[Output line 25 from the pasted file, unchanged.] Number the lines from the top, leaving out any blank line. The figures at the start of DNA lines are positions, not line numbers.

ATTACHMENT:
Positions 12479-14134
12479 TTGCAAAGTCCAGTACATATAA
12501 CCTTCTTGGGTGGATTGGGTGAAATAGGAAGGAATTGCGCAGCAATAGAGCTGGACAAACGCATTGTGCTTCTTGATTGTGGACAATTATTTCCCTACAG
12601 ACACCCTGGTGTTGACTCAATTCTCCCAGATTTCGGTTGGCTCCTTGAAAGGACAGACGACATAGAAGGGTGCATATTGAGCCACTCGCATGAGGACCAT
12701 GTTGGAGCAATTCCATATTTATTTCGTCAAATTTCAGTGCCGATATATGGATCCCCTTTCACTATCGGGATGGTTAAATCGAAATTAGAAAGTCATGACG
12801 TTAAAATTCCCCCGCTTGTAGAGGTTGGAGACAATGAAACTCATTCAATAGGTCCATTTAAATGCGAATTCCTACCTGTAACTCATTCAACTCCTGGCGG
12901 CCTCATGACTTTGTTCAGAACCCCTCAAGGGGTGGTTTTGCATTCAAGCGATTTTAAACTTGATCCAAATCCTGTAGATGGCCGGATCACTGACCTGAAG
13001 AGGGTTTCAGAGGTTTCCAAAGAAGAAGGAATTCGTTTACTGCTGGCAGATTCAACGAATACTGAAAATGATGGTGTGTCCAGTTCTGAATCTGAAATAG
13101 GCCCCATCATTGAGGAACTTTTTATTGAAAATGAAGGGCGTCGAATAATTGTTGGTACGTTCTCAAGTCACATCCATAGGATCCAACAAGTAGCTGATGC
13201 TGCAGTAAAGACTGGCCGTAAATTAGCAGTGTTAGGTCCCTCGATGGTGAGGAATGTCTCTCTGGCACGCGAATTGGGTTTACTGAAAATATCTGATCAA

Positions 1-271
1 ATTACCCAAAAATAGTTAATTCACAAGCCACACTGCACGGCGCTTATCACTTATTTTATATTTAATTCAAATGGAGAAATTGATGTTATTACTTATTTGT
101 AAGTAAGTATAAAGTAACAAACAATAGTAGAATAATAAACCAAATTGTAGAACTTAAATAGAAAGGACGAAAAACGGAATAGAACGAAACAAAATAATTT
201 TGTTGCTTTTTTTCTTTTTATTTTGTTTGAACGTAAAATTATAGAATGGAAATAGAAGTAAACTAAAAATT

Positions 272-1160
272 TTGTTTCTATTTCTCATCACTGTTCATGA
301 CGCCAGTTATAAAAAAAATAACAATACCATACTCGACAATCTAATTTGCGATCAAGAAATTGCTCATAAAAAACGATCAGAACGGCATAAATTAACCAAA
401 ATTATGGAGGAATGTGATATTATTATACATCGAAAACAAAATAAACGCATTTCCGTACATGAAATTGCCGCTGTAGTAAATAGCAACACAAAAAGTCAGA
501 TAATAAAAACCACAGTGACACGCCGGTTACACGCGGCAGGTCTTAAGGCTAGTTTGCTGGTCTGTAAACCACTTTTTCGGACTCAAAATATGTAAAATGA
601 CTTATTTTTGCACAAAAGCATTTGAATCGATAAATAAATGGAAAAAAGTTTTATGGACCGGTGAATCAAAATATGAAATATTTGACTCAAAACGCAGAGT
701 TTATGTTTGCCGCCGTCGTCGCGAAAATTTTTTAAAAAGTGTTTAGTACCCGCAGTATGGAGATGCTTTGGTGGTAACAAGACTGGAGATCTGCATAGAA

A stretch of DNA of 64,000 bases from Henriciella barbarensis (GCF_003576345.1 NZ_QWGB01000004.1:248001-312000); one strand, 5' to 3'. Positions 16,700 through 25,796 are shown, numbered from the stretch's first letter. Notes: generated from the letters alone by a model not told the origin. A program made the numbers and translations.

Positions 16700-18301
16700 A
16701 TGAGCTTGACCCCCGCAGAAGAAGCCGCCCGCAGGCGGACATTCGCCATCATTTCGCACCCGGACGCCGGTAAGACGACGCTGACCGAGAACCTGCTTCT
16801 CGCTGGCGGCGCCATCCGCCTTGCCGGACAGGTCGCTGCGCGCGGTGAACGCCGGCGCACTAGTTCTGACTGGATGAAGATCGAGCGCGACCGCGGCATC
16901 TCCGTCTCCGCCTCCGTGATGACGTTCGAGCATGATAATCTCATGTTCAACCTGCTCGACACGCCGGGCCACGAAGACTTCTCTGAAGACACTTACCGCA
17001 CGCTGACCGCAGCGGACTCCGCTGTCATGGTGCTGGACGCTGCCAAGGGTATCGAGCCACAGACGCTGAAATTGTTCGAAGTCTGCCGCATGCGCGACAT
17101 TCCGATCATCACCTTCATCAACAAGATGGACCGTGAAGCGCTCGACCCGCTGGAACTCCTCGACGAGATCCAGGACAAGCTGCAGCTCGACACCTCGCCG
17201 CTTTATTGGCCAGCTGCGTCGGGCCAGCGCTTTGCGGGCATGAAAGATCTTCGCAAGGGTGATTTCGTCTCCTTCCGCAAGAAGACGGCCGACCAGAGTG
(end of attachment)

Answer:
16701 TGAGCTTGACCCCCGCAGAAGAAGCCGCCCGCAGGCGGACATTCGCCATCATTTCGCACCCGGACGCCGGTAAGACGACGCTGACCGAGAACCTGCTTCT